Therefore, the events in Iraq should not be thought of as "this war." It is, by the authors' repeatedly stated intent, an endless war, without borders, like the Limes wars conducted by imperial Roman legions along the designated borders of the empire. From a military-strategic standpoint, these would-be Waffen-SS commanders are a contemptible, but nasty pack of bandits, unfortunately too abundantly supplied with weapons designed to destroy from afar. They, with their lunatic "Revolution in Military Affairs," reflect no comprehension of the place of military functions within a modern strategic statecraft.

Thus, the menace they represent is chiefly a threatened factor of general chaos, a factor which is, ultimately, as much a menace to the U.S.A. itself, as to nations of Asia. The aftermath of the present, initial phase of U.S. operations against Iraq, combined with the accelerating crisis within both the U.S. economy and the disintegrating present world monetary-financial system is already affecting the 2004 U.S. Presidential campaign currently in progress, and making clear the pitiable political incompetence of the present Bush Administration.

Question: Do you think that the situation in Iraq in 2003 is comparable to that in the Balkans in 1999? How would you assess the behavior of Russia and EU in both cases?

Answer: Although there are elements of current Bush Administration policies which were prefigured by combined U.K., French, and the U.S.A. policies of H. G. Wellsian ideologue and Secretary of State Madeleine Albright, the essentially unilateral features of the post-Sept. 11, 2001 U.S. policies belong to a different category of phenomena. Relatively speaking, the reactions of Russia and the EU were a positive, extremely important response, Had they reacted differently, to bow submissively to Vice-President Cheney's policy, the triumph of the fascist war policies being pushed from the U.S.A. would have been nearly unstoppable.

Question: How in your opinion will the world change after the war in Iraq? What will the US, EU, Russia, and the Middle East look like? What will be the future of the UN?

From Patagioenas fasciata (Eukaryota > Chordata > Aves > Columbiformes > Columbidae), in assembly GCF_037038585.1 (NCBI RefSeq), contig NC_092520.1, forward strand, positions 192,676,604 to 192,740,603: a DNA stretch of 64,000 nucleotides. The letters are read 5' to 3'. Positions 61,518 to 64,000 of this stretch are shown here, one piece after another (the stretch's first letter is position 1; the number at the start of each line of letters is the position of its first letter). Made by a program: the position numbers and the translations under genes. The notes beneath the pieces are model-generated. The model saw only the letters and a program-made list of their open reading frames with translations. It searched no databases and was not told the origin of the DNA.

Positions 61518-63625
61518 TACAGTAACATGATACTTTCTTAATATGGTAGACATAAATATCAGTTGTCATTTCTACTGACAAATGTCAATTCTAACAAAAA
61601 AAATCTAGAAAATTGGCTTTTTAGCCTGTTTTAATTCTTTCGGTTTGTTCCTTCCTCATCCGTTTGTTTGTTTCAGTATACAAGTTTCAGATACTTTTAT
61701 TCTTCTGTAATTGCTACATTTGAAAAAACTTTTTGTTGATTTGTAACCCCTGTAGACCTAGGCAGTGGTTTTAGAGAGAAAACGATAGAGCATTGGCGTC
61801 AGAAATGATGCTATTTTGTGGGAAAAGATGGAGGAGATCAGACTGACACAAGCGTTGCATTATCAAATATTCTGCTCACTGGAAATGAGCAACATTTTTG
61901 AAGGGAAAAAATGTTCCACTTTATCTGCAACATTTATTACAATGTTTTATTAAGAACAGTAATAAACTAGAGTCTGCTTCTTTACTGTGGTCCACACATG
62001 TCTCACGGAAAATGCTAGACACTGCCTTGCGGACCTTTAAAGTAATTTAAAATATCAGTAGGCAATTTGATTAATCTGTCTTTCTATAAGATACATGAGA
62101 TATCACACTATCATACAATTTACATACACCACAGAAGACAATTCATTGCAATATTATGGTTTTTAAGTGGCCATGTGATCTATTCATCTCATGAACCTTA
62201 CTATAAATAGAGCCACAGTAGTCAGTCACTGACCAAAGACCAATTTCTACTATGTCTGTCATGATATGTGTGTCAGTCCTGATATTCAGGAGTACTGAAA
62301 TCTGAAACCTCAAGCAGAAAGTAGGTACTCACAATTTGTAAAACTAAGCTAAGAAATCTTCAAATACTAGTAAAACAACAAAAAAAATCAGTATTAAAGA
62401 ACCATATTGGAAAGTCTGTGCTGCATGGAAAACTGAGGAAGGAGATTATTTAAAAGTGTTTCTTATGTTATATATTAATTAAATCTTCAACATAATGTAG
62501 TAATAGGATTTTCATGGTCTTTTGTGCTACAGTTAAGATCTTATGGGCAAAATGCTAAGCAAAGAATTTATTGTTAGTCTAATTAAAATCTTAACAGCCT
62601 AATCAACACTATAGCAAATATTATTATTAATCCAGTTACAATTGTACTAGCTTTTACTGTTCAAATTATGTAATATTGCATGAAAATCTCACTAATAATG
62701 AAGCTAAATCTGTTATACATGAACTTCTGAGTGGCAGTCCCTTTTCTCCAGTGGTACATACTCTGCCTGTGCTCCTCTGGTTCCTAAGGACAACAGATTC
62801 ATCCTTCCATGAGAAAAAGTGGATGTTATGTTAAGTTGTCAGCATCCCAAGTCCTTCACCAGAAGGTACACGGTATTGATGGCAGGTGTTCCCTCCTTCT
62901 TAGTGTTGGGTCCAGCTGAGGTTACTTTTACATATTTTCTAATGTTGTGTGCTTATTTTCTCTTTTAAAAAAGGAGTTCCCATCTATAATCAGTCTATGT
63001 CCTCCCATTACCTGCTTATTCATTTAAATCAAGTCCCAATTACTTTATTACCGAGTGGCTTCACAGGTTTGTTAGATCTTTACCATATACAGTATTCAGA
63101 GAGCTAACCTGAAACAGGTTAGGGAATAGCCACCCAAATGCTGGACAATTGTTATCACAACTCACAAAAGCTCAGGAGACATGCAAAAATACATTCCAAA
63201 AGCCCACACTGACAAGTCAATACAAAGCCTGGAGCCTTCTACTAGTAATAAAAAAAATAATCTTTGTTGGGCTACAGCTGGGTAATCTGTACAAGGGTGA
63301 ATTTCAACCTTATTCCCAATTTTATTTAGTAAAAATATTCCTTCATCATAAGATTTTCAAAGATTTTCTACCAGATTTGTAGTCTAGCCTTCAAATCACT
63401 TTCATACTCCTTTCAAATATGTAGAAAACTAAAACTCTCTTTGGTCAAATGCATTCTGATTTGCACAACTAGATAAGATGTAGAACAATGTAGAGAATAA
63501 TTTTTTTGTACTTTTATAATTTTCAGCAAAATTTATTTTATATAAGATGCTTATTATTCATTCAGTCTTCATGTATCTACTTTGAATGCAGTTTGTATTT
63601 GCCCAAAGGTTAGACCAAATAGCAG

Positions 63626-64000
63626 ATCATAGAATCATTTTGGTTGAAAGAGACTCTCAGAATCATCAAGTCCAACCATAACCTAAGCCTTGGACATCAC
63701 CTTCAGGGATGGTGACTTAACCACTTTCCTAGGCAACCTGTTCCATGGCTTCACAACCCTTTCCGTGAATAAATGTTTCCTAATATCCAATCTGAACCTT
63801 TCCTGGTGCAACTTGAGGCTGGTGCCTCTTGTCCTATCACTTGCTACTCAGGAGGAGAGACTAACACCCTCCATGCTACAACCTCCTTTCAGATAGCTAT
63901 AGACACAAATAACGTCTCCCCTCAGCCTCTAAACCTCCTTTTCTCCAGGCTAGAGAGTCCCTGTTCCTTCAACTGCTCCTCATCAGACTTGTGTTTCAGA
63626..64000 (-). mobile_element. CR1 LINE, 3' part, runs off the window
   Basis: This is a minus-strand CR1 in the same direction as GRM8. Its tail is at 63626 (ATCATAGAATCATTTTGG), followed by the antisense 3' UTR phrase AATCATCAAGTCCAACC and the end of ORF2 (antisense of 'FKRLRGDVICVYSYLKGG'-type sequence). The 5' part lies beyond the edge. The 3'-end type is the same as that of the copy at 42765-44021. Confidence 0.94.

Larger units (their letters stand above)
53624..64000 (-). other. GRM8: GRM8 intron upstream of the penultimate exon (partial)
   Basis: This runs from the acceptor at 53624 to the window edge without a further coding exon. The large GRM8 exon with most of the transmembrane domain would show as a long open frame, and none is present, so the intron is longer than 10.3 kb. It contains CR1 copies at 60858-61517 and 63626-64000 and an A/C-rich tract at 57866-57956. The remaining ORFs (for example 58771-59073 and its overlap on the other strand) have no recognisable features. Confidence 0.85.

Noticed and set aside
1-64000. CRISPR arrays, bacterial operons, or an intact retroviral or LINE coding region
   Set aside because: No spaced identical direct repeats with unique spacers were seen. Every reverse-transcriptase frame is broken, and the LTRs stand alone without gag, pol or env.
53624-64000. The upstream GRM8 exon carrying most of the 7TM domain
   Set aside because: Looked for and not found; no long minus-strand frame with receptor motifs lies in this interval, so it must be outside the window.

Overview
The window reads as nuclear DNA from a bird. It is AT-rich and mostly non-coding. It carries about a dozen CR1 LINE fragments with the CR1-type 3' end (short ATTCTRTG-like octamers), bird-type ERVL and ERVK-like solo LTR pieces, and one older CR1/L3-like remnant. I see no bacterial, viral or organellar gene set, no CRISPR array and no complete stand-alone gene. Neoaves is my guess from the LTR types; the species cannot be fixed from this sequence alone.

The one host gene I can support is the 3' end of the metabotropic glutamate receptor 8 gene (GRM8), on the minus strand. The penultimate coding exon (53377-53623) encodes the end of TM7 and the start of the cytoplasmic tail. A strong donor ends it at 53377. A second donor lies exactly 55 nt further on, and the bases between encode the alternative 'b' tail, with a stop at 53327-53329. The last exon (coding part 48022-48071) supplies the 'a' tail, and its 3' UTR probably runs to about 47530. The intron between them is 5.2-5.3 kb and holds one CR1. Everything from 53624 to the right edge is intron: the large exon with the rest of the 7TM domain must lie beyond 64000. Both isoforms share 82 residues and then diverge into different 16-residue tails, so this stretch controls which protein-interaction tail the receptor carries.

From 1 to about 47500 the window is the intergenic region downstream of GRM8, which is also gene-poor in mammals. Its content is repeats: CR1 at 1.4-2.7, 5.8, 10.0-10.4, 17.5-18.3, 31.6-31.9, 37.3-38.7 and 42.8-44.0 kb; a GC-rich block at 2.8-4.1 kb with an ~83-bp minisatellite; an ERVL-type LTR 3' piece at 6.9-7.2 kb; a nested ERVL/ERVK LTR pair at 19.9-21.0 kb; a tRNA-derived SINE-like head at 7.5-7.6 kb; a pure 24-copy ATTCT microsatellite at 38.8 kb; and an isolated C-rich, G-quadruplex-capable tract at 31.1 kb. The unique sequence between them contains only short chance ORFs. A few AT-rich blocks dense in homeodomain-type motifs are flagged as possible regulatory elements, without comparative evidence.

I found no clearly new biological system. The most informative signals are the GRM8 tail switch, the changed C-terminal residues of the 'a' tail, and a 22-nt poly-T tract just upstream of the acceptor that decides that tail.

Answer: In a crisis situation of the epoch-making characteristics of this one I warn against any sweeping predictions. I react as a strategic planner. What policies should be adopted? How should we fight to bring those alternatives into being?

We must proceed from a primary commitment to develop a model system of long-range cooperation in economic development within Eurasia, between, chiefly, a European partnership among sovereign nation-states of Europe, including Russia, on the one side, and a group of Eurasian nation rallied around cooperation among Russia, China, and India, on the other. Cooperation within Eurasia is indispensable, but it must be integrated with congruent reforms on an approximately global scale.

The danger to civilization represented by the essentially unilateral conduct of unlawful warfare on fraudulent pretexts by the Bush administration, should be recognized as a warning of the dangers of discontinuing the UNO. The role of the UNO as a necessary and efficient diplomatic forum must be preserved. The currently growing impulse toward cooperation among some leading section of Eurasia should be considered an essential component of cooperation in kindred types of global monetary-financial reforms.

The crucial decision which must be made soon, is a series of acts, taken by governments separately and in concert, putting the world's current monetary-financial system into receivership as bankrupt. Any continued attempt at reforms within the framework of the present monetary-financial system would lead quickly to either a global "new dark age" of global chaos, or, by default, a more or less global, imperial parody of the Latin Roman empire. Such reforms can be taken within a nation as a sovereign act by the state, under such legal authority as the overriding constitutional authority as the "general welfare clause" of the Preamble of the U.S. Federal Constitution. However, that step, while necessary, would not be sufficient; a new international monetary-financial system, reflecting the most crucial features of the 1944-1958 phase of the Bretton Woods system, is now indispensable.

In the opinion of many today, such reforms are politically impossible, and therefore impracticable. I disagree with that currently widespread view. It is necessary to get the passengers safely off the unsinkable, but sinking ship Titanic. When the passengers realize that the Titanic is, indeed, sinking, most of them will tend to agree with my warning.

1. The pivot of any feasible attempted general economic recovery from the presently ongoing economic collapse of the existing world monetary-financial system, will be a set of treaty and related agreements of 25-50 years span among leading nations of Eurasia. The need for such action by Eurasia nations will be pivotted on a fuller realization of already existing impulses for long-term technology-sharing agreements, such as those discussed recently between Germany and China.